A new image illustrated using watercolour and coloured pencil.
Based on the ancient celtic symbol of rebirth and my love of my garden and the surrounding trees, the Green Man has been portrayed many times in various forms. While not technically as intricate as previous work, I like the idea of the visual link between the creative style and the ancient celtic tradition.
A very early image depicting two hares sparring in the moonlight.
The original drawing was produced in pen and ink. The image was then scanned into Photoshop and the eggshell blue colour added to give some interest.
Used predominantly on greetings cards, this image is also my logo design.
This design began as a pen and ink drawing. It was then painted with watercolors and scanned. Digital text was added before it was printed.
An illustration based on the old Scots poem of the Robin and the Wren.
The pair are sitting safely on the sill of the church, whilst the predators the robin meets on his way make up the imagery on the stain glassed window. They are frozen in time and therefore unable to pursue the robin or his new bride.
The composition allowed me to re-use or adapt a number of previous works including the red kite, the foxes, the cats and the robin previously used as a Christmas card.
The original image was produced in watercolour with detail using coloured pencil.
A celtic inspired snowdrop design as a greetings card
After the 2nd World War George Bain collaborated with William MacLean Publishers Ltd of Glasgow. They printed his booklets on Celtic design, and then amalgamated them into Methods of Construction. They produced various greetings cards designed by Bain. MacLellan’s also commissioned illustrations from him for various magazines and other books that they produced.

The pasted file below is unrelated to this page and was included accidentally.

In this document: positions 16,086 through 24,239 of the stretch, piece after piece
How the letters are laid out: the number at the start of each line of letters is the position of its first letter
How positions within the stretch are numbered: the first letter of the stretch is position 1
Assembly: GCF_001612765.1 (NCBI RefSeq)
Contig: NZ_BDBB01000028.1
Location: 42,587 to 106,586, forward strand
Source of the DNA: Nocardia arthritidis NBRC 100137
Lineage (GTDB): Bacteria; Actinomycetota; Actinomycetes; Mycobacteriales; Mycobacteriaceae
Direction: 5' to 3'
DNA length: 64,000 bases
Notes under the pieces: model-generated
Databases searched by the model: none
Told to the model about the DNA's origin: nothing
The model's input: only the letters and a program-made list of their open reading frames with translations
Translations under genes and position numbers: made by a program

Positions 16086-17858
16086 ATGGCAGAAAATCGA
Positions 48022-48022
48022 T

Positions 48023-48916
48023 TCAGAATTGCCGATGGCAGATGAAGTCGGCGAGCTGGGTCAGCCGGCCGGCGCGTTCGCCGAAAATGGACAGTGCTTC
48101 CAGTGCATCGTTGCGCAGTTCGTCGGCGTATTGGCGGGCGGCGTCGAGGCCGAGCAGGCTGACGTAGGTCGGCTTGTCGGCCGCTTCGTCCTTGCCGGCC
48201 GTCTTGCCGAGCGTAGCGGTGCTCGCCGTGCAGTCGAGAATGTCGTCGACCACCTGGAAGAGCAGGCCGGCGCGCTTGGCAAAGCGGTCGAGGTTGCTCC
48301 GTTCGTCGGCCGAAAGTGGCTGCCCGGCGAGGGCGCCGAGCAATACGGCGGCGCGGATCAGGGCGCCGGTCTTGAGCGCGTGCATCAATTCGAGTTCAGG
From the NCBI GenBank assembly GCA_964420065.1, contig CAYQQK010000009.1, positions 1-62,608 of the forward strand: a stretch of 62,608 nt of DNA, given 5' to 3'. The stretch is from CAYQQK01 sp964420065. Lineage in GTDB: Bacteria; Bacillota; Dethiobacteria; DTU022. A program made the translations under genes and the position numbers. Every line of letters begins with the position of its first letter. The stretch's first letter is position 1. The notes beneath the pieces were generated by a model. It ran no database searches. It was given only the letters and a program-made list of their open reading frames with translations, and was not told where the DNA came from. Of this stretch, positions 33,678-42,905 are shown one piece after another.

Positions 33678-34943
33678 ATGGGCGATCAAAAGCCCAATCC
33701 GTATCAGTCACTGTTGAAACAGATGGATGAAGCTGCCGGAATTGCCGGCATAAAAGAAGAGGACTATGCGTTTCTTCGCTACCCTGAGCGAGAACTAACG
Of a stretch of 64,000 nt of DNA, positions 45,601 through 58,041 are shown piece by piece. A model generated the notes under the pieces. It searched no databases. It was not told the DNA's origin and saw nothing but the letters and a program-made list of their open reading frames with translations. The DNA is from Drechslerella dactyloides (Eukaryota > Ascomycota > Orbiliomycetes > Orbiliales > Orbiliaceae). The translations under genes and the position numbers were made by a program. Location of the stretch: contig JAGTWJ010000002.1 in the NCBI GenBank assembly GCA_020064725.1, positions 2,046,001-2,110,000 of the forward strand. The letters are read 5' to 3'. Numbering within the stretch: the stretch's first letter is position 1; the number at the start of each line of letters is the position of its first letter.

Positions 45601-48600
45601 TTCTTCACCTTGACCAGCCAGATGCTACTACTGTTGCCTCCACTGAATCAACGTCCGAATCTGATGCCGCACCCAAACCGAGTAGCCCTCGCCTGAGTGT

The very richly coloured, bold image has a small circlular motif at its centre. Three strand spirals, known as triskeles, flow around it and the other circles of the design. Two of the arms of each strand in a spiral end in trumpet openings. The third splits to form a knotted closure. Around the central design is an outer ring of angular key pattern. It is very similar to that found in the Book of Durrow.
It isn’t just the greeting that is in Scottish Gaelic and English. Bain has signed it, as he often did, in both languages.
The sympathetic message on this card is quite different to Bain’s other greetings cards. This text, in Gaelic and English, could be relevant to someone starting a new chapter in their life. Or perhaps it was meant as consolation after a bereavement. It is one of twelve designs for cards in his collection.
The intricate pattern focuses on four men, drawn in a semi-realistic style. They entwine to form an equal-sided cross. Outlined in yellow and red, their main joints are shown as simple scrolls. The intersecting arms, legs and torsos are marked by cross-hatching, an unusual detail in insular art. Their long hair and beards form elaborate knotwork patterns. The strands meet in four pairs of double-coiled spirals.
Bain had found a similar motif of four male figures on one of the cross-shafts at Clonmacnoise in Ireland. It is included in his Methods of Construction, as is another of three men from the Book of Kells.
See: Bain’s Celtic Art, Methods of Construction page 115, Plates 13 & 14
In this design Bain uses a Celtic cross from the Isle of Man but alters its decorative details. The result is an entertaining and engaging puzzle. He draws our attention to the sculptor’s use of a single, continuous line and encourages us to follow it.
By breaking one edge ‘turn’ of the interlace at the base of the cross, he creates two ‘ends’ to the interlaced strand. If you carefully trace the line from point A, you’ll end up at point B. If Bain had not broken the strand it would of course be continuous, symbolic of Eternity in a religious context.